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Servants of the Dynasty: Palace Women in World History (review)

Servants of the Dynasty: Palace Women in World History (review) Book Reviews Servants of the Dynasty: Palace Women in World History. Edited by anne walthall. Berkeley: University of California Press, 2008. 400 pp. $60.00 (cloth); $24.95 (paper). This volume's fifteen essays treat gender issues in a variety of courts in China, Japan, Korea, Southeast Asia, South Asia, the Ottoman Empire, Byzantium, Russia, France, Nigeria, and the Americas (Aztecs and Mayas). It is a long overdue book. Feminist approaches to history in the last forty years have done an excellent job of undermining earlier male-centered paradigms. But most feminist historical scholarship has focused on retrieving women's agency or on women's struggles for empowerment and has thus downplayed women physically located in sites of elite power. This fine anthology is the first multi-country, multi-era collection on women living and working in the palaces of dynastic rulers. The volume's editor, Anne Walthall, did not ask the contributors--who include historians, anthropologists, and area studies specialists--to structure their essays around a set list of historical questions; the wide temporal and spatial span of the essays does not lend itself to such a straitjacket. And yet the chapters, taken together, suggest comparisons of systems of exchange that link commoners and elite men and women http://www.deepdyve.com/assets/images/DeepDyve-Logo-lg.png Journal of World History University of Hawai'I Press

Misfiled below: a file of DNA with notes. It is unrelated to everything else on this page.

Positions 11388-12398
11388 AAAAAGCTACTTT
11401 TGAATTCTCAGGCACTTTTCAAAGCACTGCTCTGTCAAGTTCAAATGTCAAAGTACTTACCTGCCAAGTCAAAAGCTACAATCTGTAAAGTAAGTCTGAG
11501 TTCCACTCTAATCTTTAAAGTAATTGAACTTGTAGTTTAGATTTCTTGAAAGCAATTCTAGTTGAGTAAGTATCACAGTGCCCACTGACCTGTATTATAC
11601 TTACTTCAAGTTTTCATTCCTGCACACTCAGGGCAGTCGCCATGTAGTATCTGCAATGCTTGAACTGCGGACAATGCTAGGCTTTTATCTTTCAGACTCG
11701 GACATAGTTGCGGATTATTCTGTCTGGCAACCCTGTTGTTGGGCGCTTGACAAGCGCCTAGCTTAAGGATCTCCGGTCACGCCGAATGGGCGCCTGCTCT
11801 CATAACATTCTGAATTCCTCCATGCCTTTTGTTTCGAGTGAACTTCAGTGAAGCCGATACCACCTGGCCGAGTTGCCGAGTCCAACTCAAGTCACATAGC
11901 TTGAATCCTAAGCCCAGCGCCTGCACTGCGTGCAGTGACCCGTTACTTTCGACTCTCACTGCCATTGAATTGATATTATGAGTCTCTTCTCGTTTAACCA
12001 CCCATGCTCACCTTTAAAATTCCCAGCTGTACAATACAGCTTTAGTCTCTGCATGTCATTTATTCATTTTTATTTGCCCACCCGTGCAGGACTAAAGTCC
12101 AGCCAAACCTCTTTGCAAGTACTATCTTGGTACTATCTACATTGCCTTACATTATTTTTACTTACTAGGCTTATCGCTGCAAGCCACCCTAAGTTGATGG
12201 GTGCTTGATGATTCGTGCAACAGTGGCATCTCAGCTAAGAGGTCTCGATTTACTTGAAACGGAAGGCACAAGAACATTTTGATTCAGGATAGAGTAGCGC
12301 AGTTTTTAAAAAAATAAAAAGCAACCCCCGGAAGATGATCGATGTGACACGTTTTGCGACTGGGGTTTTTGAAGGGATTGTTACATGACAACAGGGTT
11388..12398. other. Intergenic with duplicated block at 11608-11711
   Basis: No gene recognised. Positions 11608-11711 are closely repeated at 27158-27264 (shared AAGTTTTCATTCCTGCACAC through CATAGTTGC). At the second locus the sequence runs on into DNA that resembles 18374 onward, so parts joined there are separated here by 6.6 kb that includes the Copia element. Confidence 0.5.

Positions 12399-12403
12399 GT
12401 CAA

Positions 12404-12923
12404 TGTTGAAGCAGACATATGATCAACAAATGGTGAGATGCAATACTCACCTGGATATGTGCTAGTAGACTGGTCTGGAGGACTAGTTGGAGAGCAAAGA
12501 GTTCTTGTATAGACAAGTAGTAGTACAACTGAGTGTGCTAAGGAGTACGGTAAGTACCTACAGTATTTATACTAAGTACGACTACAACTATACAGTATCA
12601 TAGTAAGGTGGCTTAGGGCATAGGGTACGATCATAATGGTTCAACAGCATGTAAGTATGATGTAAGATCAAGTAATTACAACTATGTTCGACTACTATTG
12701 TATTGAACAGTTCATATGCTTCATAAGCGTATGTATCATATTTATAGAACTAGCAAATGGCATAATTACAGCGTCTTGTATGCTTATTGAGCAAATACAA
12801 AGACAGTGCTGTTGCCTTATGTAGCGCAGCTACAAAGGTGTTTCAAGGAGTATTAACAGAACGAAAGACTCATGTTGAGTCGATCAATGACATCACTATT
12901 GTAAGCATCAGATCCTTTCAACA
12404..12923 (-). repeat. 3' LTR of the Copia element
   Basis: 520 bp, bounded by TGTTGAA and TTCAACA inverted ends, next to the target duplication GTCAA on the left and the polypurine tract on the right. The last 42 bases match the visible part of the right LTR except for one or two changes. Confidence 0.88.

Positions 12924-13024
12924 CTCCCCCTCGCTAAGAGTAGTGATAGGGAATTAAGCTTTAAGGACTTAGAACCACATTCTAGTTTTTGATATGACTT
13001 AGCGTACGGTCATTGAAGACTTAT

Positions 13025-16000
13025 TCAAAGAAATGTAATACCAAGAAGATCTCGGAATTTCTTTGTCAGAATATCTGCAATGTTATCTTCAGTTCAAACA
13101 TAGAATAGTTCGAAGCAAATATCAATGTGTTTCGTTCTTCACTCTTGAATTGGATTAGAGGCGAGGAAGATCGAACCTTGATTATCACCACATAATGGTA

Servants of the Dynasty: Palace Women in World History (review)

Journal of World History , Volume 21 (4) – Feb 3, 2010

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University of Hawai'I Press
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Copyright © University of Hawai'I Press
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1527-8050
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Abstract

Book Reviews Servants of the Dynasty: Palace Women in World History. Edited by anne walthall. Berkeley: University of California Press, 2008. 400 pp. $60.00 (cloth); $24.95 (paper). This volume's fifteen essays treat gender issues in a variety of courts in China, Japan, Korea, Southeast Asia, South Asia, the Ottoman Empire, Byzantium, Russia, France, Nigeria, and the Americas (Aztecs and Mayas). It is a long overdue book. Feminist approaches to history in the last forty years have done an excellent job of undermining earlier male-centered paradigms. But most feminist historical scholarship has focused on retrieving women's agency or on women's struggles for empowerment and has thus downplayed women physically located in sites of elite power. This fine anthology is the first multi-country, multi-era collection on women living and working in the palaces of dynastic rulers. The volume's editor, Anne Walthall, did not ask the contributors--who include historians, anthropologists, and area studies specialists--to structure their essays around a set list of historical questions; the wide temporal and spatial span of the essays does not lend itself to such a straitjacket. And yet the chapters, taken together, suggest comparisons of systems of exchange that link commoners and elite men and women

Journal

Journal of World HistoryUniversity of Hawai'I Press

Published: Feb 3, 2010

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